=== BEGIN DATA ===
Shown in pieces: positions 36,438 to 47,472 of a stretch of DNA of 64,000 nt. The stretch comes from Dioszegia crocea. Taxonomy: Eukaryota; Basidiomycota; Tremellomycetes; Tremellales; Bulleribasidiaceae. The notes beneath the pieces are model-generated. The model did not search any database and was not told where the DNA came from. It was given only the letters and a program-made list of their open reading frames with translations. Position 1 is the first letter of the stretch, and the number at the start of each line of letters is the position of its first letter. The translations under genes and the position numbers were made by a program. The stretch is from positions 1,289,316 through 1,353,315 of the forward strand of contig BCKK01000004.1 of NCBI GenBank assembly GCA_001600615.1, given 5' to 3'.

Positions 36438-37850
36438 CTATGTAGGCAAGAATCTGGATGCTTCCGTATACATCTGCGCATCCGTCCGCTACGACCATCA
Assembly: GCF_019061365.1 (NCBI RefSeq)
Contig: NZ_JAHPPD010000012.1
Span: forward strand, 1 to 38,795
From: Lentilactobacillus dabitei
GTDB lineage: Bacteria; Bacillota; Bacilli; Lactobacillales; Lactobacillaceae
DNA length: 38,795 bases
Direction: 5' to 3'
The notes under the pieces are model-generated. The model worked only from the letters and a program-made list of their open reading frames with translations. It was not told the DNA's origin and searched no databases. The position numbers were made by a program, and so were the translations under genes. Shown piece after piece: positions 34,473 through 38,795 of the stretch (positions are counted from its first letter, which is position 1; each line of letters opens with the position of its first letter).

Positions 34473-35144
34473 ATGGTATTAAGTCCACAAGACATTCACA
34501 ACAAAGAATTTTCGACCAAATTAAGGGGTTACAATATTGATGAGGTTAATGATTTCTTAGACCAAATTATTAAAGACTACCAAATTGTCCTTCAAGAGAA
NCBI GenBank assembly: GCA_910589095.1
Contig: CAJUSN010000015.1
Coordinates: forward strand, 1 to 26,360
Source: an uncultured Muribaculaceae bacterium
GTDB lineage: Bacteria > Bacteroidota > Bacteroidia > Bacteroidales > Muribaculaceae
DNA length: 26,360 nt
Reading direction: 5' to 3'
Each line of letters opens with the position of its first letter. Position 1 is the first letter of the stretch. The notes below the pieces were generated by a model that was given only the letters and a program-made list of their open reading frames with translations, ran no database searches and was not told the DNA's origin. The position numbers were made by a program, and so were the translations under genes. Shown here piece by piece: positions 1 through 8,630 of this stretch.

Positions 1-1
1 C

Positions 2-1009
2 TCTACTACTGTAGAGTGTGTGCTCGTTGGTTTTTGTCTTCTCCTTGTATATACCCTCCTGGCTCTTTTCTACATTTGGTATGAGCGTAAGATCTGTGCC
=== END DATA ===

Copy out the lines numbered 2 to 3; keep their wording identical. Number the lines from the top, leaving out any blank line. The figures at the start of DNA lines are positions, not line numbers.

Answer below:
Positions 36438-37850
36438 CTATGTAGGCAAGAATCTGGATGCTTCCGTATACATCTGCGCATCCGTCCGCTACGACCATCA